Several readers, upon seeing the risk and return ratio along with other statistics in the previous post stated that the … Continue reading →

In the first part on visualizing (generalized) linear mixed effects models, I showed examples of the new functions in the sjPlot package to visualize fixed and random effects (estimates and odds ratios) of (g)lmer results. Meanwhile, I added further features to the functions, which I like to introduce here. This posting is based on the

REDDITORS’ BEFORE AND AFTER MEASUREMENTS ANALYZED Click to enlarge How many pounds do you need to lose in order to reduce your waistline by one inch? How many kilos do you need to lose to reduce your waistline by one centimeter? We wanted to find out. We were having trouble finding published data (though we The post

Occupancy modeling is possible in Stan as shown here, despite the lack of support for integer parameters. In many Bayesian applications of occupancy modeling, the true occupancy states (0 or 1) are directly modeled, but this can be avoided by marginalizing out the true occupancy state. The Stan manual (pg. 96) gives an example of this kind...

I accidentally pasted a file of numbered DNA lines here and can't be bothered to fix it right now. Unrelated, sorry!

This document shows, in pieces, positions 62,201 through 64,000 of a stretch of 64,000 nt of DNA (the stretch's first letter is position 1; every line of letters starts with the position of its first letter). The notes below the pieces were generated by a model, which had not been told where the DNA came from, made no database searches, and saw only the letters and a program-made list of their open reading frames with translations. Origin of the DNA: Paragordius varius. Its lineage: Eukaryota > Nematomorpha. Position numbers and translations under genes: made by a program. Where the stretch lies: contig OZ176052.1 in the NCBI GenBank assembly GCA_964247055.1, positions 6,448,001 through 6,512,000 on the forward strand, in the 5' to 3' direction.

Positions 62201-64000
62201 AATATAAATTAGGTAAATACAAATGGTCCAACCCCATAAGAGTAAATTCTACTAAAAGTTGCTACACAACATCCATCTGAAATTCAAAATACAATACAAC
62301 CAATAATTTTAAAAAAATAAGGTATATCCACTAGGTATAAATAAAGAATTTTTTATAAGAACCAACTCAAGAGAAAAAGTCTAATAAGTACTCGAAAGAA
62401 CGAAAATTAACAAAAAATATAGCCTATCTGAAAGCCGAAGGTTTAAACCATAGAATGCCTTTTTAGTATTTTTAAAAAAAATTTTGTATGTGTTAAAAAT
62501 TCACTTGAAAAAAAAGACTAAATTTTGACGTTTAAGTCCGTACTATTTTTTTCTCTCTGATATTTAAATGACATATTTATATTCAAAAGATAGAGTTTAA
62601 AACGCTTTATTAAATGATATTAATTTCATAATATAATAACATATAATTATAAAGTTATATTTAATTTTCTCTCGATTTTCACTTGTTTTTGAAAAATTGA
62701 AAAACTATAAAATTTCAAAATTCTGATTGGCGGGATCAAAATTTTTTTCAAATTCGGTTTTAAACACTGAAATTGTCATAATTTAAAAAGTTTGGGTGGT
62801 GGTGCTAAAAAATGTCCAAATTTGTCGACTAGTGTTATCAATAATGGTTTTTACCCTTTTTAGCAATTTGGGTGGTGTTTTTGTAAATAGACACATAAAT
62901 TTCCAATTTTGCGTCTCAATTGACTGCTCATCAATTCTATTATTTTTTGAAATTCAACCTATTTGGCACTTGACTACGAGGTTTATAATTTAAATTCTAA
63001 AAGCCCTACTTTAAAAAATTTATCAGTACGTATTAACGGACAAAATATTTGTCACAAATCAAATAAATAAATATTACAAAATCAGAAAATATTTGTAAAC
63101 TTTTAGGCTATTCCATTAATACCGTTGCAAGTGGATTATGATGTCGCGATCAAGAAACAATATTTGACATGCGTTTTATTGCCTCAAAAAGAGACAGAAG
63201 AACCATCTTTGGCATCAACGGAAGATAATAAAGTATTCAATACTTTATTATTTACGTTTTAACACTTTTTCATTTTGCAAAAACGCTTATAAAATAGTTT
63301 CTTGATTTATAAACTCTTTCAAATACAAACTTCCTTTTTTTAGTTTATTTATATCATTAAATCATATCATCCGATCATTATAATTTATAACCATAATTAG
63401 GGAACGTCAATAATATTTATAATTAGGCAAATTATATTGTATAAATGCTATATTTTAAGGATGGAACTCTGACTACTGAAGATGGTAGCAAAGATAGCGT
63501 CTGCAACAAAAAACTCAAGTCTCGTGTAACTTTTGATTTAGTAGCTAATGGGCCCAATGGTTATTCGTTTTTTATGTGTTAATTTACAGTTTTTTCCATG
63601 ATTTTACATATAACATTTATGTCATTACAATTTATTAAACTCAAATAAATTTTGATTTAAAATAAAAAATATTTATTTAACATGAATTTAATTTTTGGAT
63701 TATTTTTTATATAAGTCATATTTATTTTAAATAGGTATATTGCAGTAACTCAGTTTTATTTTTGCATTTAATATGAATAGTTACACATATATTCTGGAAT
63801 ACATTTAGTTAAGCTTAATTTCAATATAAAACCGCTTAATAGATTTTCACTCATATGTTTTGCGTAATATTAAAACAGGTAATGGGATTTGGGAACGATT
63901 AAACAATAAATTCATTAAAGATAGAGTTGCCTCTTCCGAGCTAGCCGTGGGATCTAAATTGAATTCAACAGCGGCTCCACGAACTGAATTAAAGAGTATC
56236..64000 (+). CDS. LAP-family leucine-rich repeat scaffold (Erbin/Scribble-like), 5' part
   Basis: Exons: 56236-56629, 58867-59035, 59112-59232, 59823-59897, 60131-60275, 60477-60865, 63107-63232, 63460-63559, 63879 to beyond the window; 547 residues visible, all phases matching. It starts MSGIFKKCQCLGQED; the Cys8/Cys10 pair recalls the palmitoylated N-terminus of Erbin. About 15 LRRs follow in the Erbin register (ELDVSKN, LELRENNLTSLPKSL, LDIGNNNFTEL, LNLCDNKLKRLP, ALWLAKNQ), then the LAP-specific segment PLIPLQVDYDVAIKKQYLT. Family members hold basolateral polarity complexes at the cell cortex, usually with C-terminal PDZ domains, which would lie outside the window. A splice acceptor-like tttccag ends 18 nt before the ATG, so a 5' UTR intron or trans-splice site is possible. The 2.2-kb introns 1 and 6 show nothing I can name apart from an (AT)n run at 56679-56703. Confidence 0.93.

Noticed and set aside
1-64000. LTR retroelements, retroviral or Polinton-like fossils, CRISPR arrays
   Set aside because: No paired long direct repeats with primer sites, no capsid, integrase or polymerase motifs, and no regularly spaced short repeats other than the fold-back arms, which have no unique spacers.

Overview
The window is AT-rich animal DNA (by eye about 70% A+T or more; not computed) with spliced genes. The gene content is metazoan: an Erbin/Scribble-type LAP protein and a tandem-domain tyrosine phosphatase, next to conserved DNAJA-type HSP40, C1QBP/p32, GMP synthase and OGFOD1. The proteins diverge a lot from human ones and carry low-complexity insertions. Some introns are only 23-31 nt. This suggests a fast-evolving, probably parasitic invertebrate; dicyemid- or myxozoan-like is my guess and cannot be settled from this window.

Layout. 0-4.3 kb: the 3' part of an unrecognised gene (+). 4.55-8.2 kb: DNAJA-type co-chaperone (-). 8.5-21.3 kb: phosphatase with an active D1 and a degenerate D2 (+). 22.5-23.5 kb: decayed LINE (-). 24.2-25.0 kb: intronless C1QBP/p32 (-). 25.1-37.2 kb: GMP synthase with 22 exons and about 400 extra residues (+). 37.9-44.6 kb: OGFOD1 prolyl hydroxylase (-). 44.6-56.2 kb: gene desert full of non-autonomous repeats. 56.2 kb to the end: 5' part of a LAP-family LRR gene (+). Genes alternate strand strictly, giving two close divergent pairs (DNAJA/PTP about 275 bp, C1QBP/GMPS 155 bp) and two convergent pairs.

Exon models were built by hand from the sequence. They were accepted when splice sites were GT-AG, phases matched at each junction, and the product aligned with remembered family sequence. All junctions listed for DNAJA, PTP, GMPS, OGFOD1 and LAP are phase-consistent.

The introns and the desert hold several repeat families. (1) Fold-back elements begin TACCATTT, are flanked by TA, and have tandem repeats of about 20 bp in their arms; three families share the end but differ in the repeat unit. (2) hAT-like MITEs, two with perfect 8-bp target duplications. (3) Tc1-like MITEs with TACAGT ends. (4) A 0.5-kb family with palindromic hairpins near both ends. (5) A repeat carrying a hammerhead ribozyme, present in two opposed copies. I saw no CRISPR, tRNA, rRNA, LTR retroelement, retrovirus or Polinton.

Occupancy modeling is possible in Stan as shown here, despite the lack of support for integer parameters. In many Bayesian applications of occupancy modeling, the true occupancy states (0 or 1) are directly modeled, but this can be avoided by marginalizing out the true occupancy state. The Stan manual (pg. 96) gives an example of this kind of marginalization...

Making a slight digression from last month’s Probable Points and Credible Intervals here is how to summarize a 2D posterior density using a highest density ellipse. This is a straight forward extension of the highest density interval to the situation where you have a two-dimensional posterior (say, represented as a two column matrix of samples) and you want...

Why open data growth At rOpenSci we try to make it easier for people to use open data and contribute open data to the community. The question often arises: How much open data do we have? Another angle on this topic is: How much is open data growing? We provide access to dozens of data respositories through our various packages. We...

This post is based on the free and open source Creating-maps-in-R teaching resource for introducing R as a command-line GIS. R is well known as an language ideally suited for data processing, statistics and modelling. R has a number of spatial packages, allowing analyses that would require hundreds of lines of code in other languages to be implemented with...

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